No matter how tough our daily lives with MS have become, we’ve learnt to fight (out of necessity). Sometimes marching on seems so simple but at other times so hard - we’re not made of stone. When facial pain and fatigue make me want to go to bed at the unholy hour of 6 PM, I often refer to it as “going to another early numb and dumb event”.
My top advice for living well with MS
After 14 years, I’ve mentally become the bigger person in my relationship with MS. If it wants to beat me into a pulp, I can do the same back. This may sound like bluster but it does illustrate what my internal dialogue sounds like on most days: slapstick Laurel and Hardy to the core.
On a more serious note, my top advice is easy to remember: RRS-PPP-LLL.
Rest. Relax. Sleep. Plan. Prioritize. Play. Laugh. Love. Live.
These words represent something fluid - I can skip certain parts when my energy levels run out. Living by these rules gives me total control. Even more so when I keep track of when I do these activities in my journal or app afterwards because it provides that extra bit of ‘oomph’ I need to follow them.
RRS – Rest, Relax, Sleep
Not every yawn is caused by ‘just tiredness’. Fatigue can be a direct symptom of MS or caused by medical treatment. No matter where it stems from, fatigue needs to be felt to be understood. Taking time out to snooze is not such a bad idea. There are ways to help you along of course:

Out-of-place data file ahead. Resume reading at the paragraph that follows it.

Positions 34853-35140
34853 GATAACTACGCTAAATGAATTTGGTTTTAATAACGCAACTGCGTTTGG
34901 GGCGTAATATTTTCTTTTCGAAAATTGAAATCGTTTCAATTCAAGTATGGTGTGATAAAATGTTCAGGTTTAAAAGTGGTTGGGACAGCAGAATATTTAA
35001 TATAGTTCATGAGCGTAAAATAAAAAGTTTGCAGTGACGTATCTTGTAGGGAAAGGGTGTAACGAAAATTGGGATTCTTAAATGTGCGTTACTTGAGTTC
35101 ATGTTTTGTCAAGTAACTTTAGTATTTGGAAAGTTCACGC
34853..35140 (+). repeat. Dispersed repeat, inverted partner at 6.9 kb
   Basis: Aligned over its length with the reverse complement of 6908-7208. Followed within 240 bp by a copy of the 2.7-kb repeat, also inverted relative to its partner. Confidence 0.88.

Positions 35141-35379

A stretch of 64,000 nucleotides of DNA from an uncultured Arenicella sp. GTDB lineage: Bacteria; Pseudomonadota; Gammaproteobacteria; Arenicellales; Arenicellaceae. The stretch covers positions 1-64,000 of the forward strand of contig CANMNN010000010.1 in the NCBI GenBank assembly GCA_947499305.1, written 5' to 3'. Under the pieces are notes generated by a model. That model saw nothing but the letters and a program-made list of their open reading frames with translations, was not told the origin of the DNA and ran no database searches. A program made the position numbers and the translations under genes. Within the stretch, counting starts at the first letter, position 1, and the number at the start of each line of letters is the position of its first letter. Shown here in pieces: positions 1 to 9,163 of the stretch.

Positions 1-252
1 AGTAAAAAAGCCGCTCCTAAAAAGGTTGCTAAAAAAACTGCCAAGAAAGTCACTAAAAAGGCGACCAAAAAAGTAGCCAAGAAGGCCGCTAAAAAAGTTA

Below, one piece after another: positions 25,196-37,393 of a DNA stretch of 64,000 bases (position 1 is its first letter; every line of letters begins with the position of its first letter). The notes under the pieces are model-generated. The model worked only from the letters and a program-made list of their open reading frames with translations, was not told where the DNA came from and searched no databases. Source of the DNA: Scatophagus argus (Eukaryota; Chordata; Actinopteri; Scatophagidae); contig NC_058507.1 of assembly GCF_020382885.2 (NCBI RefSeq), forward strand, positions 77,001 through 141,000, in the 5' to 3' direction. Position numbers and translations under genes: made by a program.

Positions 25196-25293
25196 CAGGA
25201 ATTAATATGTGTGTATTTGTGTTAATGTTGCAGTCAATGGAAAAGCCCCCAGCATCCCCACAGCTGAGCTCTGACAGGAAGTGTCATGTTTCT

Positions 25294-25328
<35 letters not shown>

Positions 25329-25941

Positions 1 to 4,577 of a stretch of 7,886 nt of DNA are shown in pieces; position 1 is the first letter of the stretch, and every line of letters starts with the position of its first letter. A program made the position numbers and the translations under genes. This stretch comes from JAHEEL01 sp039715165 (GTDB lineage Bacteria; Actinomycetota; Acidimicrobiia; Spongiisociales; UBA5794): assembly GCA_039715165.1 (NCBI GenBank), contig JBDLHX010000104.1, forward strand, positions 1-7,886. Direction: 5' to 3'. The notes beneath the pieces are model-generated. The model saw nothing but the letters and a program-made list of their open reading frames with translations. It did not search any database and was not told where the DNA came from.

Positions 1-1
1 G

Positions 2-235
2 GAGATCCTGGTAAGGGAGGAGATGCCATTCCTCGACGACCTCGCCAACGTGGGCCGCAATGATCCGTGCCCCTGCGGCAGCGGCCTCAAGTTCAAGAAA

Since I am single, I have greater ‘control’ of how I deal with the practical, physical RRS side of life when symptoms become more pronounced. If you’re in a relationship and/or have children, it may not be as easy but there are always ways to incorporate a little more recovery time into your day.
PPP – Plan, Prioritize, Play
LLL - Laugh, Love, Live
What many people with MS are not aware of is that fatigue and depression sometimes go hand in hand, making it difficult to find out where it began. Depression and low moods might be a direct symptom of MS or caused by side effects of MS treatments. It could be caused by a mental health issue triggered by outside events like bereavement, burn-out etc.
The good news is that recent research shows some non-medical treatment for both fatigue and depression yield positive results. Cognitive Behavioural Therapy (CBT) is one way that helps you change thought processes that lead to negative thinking and feeling.
When people ask me how I can “be this happy despite…” I tell them that being happy doesn’t mean that I am cured or that I am not in any pain. Chances are I am still in an awful way but being happy is working with the qualities I still have and turning these into a positive mindset. It didn’t happen overnight but I gave myself time to find new positives around me.
Happiness isn’t even a “despite having MS” feeling anymore. It is simply a happy feeling.
No matter in which order you RRS-PPP-LLL, it always ends simply in ‘Live’.